Richard Clamp > Class-Persist > Class::Persist::Base

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oid

A UUID that uniquely identifies this object in the world. It would be bad to change this unless you know what you are doing. It's probably bad even if you do know what you're doing.

mk_accessors

set( column => value, [ column => value ... ] )

get( column )

NAME ^

Class::Persist::Base - Base class for Class::Persist

DESCRIPTION ^

This is a useful thing to inherit from - it gives you accessors, a new / init method that will initialise the object, emit/throw/record methods for throwing errors, and does the right thing when accessors don't return true values.

METHODS ^

new( key => value, key => value, ... )

new creates and returns a new object. Any parameters are passed to the init method.

init

the init method is called by new() after it creates an object. The init assumes the passed parameters are a hash, takes the keys, and calls the methods with the names of the keys, passing the values. The common use for this is to pass initial values for all the accessor methods when calling new():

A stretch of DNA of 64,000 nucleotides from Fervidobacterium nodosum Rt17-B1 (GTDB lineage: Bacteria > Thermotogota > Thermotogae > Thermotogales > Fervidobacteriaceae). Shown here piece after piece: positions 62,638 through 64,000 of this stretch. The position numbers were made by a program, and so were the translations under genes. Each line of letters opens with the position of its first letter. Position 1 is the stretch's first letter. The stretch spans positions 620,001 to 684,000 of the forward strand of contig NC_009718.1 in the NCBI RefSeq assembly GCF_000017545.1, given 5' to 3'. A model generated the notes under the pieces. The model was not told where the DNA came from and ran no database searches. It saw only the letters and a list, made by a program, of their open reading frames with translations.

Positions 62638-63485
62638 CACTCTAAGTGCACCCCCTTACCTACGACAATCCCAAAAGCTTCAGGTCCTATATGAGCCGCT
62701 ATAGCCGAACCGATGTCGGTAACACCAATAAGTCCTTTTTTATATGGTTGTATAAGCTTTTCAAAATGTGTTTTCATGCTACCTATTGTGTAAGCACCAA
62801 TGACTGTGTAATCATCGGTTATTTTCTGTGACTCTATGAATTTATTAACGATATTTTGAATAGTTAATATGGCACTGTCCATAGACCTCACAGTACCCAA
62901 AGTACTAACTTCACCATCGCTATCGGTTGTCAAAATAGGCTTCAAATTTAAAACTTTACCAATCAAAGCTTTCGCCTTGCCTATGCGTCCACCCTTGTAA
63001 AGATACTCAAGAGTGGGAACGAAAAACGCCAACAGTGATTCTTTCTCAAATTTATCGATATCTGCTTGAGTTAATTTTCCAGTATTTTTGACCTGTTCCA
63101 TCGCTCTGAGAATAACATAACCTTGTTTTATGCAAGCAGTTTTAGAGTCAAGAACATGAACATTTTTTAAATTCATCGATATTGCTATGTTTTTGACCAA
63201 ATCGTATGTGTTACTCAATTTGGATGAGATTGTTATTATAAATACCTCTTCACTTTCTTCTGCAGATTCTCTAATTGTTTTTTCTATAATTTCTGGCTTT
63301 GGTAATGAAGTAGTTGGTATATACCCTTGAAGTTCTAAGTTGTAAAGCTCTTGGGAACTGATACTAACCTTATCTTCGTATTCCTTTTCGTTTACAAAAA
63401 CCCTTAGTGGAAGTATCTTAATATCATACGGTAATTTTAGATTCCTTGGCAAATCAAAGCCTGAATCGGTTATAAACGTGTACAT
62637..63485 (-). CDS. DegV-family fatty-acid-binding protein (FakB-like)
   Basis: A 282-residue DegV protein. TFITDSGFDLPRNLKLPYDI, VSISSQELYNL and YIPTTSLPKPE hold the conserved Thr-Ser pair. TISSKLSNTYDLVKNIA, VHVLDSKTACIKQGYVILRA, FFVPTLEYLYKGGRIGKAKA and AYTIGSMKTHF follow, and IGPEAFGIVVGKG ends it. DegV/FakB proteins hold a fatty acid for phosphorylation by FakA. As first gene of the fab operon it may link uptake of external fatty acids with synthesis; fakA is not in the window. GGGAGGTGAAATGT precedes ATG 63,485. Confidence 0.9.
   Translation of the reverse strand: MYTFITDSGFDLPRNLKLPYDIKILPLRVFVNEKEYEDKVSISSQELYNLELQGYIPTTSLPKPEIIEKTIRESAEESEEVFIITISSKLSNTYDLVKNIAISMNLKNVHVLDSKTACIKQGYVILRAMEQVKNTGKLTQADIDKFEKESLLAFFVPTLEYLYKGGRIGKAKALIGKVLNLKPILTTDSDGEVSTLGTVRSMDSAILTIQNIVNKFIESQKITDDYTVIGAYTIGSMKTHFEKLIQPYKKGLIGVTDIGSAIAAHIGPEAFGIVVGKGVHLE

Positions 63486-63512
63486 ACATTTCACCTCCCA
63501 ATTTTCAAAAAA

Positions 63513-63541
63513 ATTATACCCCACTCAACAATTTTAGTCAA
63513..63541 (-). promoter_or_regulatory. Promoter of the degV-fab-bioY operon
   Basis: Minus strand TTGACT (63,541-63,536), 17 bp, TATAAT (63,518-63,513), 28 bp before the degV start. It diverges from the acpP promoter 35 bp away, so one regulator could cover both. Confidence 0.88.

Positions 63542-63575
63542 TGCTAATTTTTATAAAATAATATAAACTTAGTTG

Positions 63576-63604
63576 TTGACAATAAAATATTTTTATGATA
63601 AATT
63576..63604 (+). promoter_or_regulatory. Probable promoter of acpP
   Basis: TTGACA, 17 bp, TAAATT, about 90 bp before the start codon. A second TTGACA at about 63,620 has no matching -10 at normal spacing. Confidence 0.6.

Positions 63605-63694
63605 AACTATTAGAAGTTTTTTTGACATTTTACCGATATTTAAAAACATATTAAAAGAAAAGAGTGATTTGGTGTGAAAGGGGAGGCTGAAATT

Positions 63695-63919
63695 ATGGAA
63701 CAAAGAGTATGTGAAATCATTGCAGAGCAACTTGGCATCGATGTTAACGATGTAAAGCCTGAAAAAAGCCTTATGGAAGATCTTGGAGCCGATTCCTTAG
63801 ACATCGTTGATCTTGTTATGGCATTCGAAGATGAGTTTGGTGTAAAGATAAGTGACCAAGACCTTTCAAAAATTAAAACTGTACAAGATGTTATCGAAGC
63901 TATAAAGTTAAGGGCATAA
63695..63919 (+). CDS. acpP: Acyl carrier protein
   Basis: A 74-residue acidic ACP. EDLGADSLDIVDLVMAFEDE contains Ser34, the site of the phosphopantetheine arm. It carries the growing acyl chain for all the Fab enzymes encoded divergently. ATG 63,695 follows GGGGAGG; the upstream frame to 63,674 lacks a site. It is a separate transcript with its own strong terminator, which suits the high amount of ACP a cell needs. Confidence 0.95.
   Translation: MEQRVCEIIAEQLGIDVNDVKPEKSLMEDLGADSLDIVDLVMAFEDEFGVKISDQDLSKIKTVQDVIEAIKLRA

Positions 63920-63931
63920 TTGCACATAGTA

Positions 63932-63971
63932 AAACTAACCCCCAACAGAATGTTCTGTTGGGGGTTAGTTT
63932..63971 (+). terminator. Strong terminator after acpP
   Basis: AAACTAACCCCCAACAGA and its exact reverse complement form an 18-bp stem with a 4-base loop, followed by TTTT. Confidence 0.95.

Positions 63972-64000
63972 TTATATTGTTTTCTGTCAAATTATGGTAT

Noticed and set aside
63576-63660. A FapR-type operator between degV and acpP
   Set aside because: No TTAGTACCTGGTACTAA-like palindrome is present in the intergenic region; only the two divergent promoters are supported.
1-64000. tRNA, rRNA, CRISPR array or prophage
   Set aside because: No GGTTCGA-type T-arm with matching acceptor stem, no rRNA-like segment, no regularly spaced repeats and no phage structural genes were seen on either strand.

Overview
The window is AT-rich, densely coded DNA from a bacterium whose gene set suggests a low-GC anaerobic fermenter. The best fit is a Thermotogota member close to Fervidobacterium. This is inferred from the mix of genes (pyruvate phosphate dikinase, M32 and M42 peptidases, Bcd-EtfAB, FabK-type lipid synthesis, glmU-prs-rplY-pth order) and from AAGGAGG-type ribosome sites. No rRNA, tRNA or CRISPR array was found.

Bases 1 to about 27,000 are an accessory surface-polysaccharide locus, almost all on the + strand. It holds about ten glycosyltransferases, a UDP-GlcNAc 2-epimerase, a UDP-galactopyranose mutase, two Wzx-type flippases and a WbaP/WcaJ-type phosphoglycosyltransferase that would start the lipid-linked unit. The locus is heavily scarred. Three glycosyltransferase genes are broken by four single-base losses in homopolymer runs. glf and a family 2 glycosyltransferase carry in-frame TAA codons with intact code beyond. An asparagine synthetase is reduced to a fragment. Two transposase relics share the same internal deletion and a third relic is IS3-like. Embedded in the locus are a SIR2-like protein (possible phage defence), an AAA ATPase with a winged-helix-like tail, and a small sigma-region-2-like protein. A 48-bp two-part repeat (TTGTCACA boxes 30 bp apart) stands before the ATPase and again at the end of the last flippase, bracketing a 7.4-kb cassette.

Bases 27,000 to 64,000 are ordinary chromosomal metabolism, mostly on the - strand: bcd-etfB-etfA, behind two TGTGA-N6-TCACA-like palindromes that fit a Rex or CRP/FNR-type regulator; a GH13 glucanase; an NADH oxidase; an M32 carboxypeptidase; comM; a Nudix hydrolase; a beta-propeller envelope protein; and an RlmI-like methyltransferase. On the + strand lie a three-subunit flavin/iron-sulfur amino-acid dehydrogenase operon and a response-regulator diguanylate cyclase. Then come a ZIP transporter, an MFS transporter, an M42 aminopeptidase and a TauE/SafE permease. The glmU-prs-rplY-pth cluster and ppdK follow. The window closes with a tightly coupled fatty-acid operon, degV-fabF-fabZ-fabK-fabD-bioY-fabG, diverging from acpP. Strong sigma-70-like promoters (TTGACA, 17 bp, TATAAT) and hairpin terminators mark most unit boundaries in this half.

my $object = Your::Subclass->new( foo => 'bar' );

override the init method in your subclass if you need to perform setup, but remember to call the init method of the superclass first, and return undef if it fails:

  sub init {
    my $self = shift;
    $self->SUPER::init(@_) or return;

    ...
    return 1;
  }

EO will complain if the init call is not passed up to the superclass.

Return 1 to indicate your init was successful, and the new method will return the object. Returning a false value will cause new() to fail.

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